Personal Injury, Serious Injury & Clinical Negligence

Secondary Victim Claim

Shorter v Surrey and Sussex Healthcare NHS Trust [2015]

Further to our blog “Psychiatric injury claims for nervous shock” on 4th March 2015 the issues were recently examined again by the High Court in Shorter v. Surrey and Sussex Healthcare NHS Trust.

The Claimant’s sister died on 13 May 2009 as the result of a subarachnoid haemorrhage arsing from an aneurysm of the right middle cerebral artery.  The Defendant admitted that they were negligent in failing to accurately report a CT scan performed on 5th May 2009 until 12th May 2009, failing to diagnose the SAH until that date and failing to transfer the Claimant’s sister to a specialist neurosurgical centre for treatment.

The Claimant claimed that the series of insults that her sister had suffered constituted a“seamless single horrendous event” (as per the Walters case discussed in our last article) witnessed by the Claimant which resulted in her sustaining nervous shock.

The Judge heard evidence of the closeness of the relationship between the sisters and by the time of the trial the Defendant had accepted that, for the purposes of this claim, the Claimant was within the class of persons who are eligible to bring a claim as a secondary victim.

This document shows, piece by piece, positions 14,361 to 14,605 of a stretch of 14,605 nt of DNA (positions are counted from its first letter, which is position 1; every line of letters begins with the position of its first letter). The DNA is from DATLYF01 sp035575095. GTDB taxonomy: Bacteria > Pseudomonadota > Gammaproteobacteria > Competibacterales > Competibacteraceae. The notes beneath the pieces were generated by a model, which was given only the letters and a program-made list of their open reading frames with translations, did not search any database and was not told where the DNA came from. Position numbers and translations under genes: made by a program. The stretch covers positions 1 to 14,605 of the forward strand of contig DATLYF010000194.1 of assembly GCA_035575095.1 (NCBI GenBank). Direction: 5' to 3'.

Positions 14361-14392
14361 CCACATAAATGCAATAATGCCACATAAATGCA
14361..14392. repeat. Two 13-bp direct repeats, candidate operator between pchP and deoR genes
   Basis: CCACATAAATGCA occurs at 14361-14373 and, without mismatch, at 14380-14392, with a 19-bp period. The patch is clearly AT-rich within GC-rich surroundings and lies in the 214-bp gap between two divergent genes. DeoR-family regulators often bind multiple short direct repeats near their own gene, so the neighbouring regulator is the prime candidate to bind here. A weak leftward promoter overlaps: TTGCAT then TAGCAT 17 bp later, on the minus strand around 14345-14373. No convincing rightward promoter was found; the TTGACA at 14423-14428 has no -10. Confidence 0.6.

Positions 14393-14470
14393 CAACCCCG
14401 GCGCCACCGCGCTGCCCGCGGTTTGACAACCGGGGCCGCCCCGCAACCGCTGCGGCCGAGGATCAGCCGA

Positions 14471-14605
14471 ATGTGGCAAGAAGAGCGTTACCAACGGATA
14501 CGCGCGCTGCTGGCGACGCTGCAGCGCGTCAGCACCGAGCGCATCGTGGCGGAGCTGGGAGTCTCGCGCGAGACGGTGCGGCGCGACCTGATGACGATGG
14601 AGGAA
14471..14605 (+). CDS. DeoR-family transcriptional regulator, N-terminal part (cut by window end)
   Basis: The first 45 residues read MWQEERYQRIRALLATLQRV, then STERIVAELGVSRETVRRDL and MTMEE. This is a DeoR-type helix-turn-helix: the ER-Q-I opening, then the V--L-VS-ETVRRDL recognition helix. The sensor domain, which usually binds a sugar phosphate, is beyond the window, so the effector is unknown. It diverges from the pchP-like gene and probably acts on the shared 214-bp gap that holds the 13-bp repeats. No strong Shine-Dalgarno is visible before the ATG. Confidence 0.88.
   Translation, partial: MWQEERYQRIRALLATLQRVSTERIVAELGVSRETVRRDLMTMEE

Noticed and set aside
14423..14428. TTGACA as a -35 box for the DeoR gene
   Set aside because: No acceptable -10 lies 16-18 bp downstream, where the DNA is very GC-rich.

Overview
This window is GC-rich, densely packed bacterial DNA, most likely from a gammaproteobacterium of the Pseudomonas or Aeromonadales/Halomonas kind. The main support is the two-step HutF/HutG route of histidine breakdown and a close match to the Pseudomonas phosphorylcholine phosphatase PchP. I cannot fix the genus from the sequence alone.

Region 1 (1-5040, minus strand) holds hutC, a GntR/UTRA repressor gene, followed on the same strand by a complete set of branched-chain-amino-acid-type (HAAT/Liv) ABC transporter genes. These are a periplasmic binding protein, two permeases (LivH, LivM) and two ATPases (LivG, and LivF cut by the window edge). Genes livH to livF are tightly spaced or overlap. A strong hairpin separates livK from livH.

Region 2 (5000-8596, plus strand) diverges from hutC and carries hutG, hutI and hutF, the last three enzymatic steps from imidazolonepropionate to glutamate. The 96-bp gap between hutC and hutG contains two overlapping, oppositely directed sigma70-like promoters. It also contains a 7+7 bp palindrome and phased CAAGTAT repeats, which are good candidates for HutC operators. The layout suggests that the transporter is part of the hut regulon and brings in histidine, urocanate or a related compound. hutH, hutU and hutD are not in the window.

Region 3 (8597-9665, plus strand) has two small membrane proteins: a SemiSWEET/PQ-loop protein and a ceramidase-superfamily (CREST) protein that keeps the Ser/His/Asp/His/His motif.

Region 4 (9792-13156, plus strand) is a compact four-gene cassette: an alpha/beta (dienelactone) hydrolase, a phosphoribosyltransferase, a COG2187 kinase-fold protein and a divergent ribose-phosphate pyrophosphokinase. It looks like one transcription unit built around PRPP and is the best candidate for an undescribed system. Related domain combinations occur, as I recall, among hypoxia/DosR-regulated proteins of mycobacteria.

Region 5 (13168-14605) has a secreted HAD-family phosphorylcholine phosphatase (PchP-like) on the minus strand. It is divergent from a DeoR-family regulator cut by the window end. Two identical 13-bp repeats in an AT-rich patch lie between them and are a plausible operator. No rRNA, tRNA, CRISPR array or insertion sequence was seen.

The Claimant’s case was that “seamless single horrendous event” started on the morning of 12 May which she had witnessed and/or was directly and immediately involved in by sight or sound.

The Claimant had been exposed to the visual impression of her sister in the A&E Department and the added distress of being aware, because of her professional experience (she was a Senior Sister in Neuro-Intensive Care), of the implications of the news that her sister had had a bleed.  The Claimant’s evidence was that the assault on her nerves had begun when she entered the A&E Department at East Surrey Hospital and saw her sister and that therefore she had received several successive blows.  Counsel for the Claimant argued the case was comparable to Walters

The Defendant argued the case was distinguishable from Walters on the facts, since by contrast, the Claimant’s realisation of condition of  her sister came gradually, as a result of telephone calls, her own concerns and the events upon her arrival at East Surrey Hospital. 

The Judge held that the fact of the Defendant’s negligence and of its possible consequences became known to the Claimant when she received a telephone call from her sister’s husband on the morning of 12 May.  At that stage there was no element of “physical proximity” to any qualifying event.  Upon the Claimant’s attendance at the A&E Department of East Surrey Hospital, the Judge did not find that the Claimant’s sister was in such a condition that to see her could be described as a “horrifying event” or to cause “violent agitation to the mind”.

The Judge found, there were a series of different events on 12/13 May that gave rise to an accumulation during that period of gradual assaults on the Claimant’s mind and resulted in her psychiatric illness.    The Claimant’s claim therefore did not satisfy the criteria for a secondary victim claim for nervous shock and consequently her claim was dismissed.

If you would like to discuss any issue arising from a psychiatric injury, please contact the Clinical Negligence Team on 0800 316 8892.